WEBINAR SERIES PRESENTED BY ATSE VICTORIAN DIVISION
Thursday 7 October
Join us at this exciting webinar as we hear from ATSE Award winners Dr Gang Kevin Li, Dr Kate Nguyen and Associate Professor Matthew Hill. They have all been recognised for their demonstrated excellence, innovation and impact in navigating the divide between research and industry. What lies behind their substantial ability to foster research-industry collaboration and knowledge transfer for the benefit of Australia? Hear how they navigate collaboration and work seamlessly between research, academia and industry. How did they overcome barriers? build bridges? What are their pathways to success? These issues and more will be explored in an interactive panel discussion.
The webinar will run for approximately 60 minutes. Each speaker will present to our online audience and will be followed by a Q&A session. Professor Sandra Kentish FTSE will be the moderator.
The event is free.
Professor Sandra Kentish FTSE
Dr Gang Kevin Li — Winner of the 2020 David and Valerie Solomon Prize
Dr Kate Nguyen — Winner of the 2020 Batterham Medal
Associate Professor Matthew Hill — Winner of the 2019 David and Valerie Solomon Prize
Dr Gang Kevin Li
Senior Lecturer in the Department of Chemical Engineering, University of Melbourne
Awarded the ATSE 2020 David and Valerie Solomon Prize. He has invented a new technique to capture the greenhouse gas methane and reduce emissions from coal mines and natural gas production. His ionic liquid zeolites – or porous absorbent minerals – have advanced gas separation technologies. Dr Li has earned three patent applications and a $1 million Global Innovation Linkage Grant, and he’s worked with industry partners to establish a new company to commercialise this research, in collaboration with industry partners. His company, Gas Capture Technologies Pty Ltd has scaled up the technology from grams to tonnes, placing Australia as a global leader in gas processing technology.
Dr Kate Nguyen
Leader, Innovative Fire and Facade Engineering Group, Senior Lecturer, School of Engineering RMIT University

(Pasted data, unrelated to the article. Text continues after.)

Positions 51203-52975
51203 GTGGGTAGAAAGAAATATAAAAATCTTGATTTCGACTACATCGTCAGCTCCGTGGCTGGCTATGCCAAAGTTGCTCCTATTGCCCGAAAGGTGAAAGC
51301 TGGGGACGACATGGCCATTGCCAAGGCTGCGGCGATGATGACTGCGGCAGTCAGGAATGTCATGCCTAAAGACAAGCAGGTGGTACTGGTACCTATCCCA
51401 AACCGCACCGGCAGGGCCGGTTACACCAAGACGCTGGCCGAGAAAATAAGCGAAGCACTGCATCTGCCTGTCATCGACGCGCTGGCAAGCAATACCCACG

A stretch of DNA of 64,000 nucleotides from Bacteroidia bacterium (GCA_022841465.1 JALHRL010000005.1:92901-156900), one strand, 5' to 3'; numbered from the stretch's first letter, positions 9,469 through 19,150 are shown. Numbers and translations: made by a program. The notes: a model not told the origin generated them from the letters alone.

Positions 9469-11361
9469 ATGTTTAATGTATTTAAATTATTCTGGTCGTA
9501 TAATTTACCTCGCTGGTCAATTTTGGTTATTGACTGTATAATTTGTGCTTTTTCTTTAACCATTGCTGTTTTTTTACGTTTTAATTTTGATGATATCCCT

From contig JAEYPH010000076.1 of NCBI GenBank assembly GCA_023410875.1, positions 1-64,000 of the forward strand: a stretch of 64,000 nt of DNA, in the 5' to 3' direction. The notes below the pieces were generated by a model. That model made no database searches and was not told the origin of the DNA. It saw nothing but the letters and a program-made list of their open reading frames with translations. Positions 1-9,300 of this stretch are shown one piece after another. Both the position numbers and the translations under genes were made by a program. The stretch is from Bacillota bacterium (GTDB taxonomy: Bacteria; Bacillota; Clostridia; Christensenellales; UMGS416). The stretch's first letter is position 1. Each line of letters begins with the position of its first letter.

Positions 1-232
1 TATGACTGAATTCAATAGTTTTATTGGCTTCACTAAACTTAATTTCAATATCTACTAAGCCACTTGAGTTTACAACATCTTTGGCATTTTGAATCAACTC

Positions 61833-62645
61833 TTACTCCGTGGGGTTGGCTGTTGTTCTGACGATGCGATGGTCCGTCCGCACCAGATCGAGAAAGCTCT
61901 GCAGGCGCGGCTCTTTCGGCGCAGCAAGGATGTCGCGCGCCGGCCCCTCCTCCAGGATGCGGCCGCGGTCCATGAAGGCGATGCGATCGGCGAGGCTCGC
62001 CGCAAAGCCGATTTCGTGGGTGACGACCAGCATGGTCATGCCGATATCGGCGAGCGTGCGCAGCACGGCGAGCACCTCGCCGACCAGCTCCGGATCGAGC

Dr Nguyen is the 2021 winner of ATSE’s Batterham Medal, recognising her ground-breaking work in making buildings safer and construction more sustainable. In the aftermath of the 2017 Grenfell Tower blaze disaster in London, and in collaboration with industry, Dr Nguyen developed a light-weight, cost-effective alternative cladding material using ceramic particles that will not combust during a structural fire. She has also developed various nano-based construction products that were analysed in commercial buildings, such as the City Hall in Utrecht, the Netherlands. Partnering with industry, Dr Nguyen has provided a solution for the safe removal and transformation of combustible construction waste into high value, fire-retardant pre-fabricated building materials. Dr Nguyen is collaborating closely with some of the major construction partners who are end-users of her innovative research.
Associate Professor Matthew Hill
GAICD, Department of Chemical Engineering, Monash University Principal Scientist, CSIRO
Matthew Hill was the Inaugural winner of the ATSE 2019 David and Valerie Solomon Award for developing ‘magic crystals’ with dozens of applications from cleaning gases and liquids to mining and drug production. Matt’s team has pioneered the reduction to practise of metal organic frameworks (MOFs) – the world’s most porous materials, made almost entirely of identically-sized holes. Like a sponge, MOFs can store and release molecules such as hydrogen on demand; or like a sieve, MOFs can separate molecules such as CO2 from the air. Originally only made in test tubes, Matt has invented a new chemical processing technology to produce MOFs at 10 kg per hour, enabling commercial usage.
Professor Sandra Kentish FTSE
Head, School of Chemical and Biomedical Engineering, The University of Melbourne
She is a distinguished and highly cited research leader undertaking needs-driven strategic research which has resulted in novel patented membrane technologies that assist Australian companies to improve their operational efficiency and reduce their environmental impact.
Her teams have developed new membranes for water treatment and desalination, the recovery of protein from dairy waste, the capture of carbon dioxide from gas streams and the selection of sperm for artificial human reproduction. Professor Kentish is also a gifted teacher and an accomplished university leader.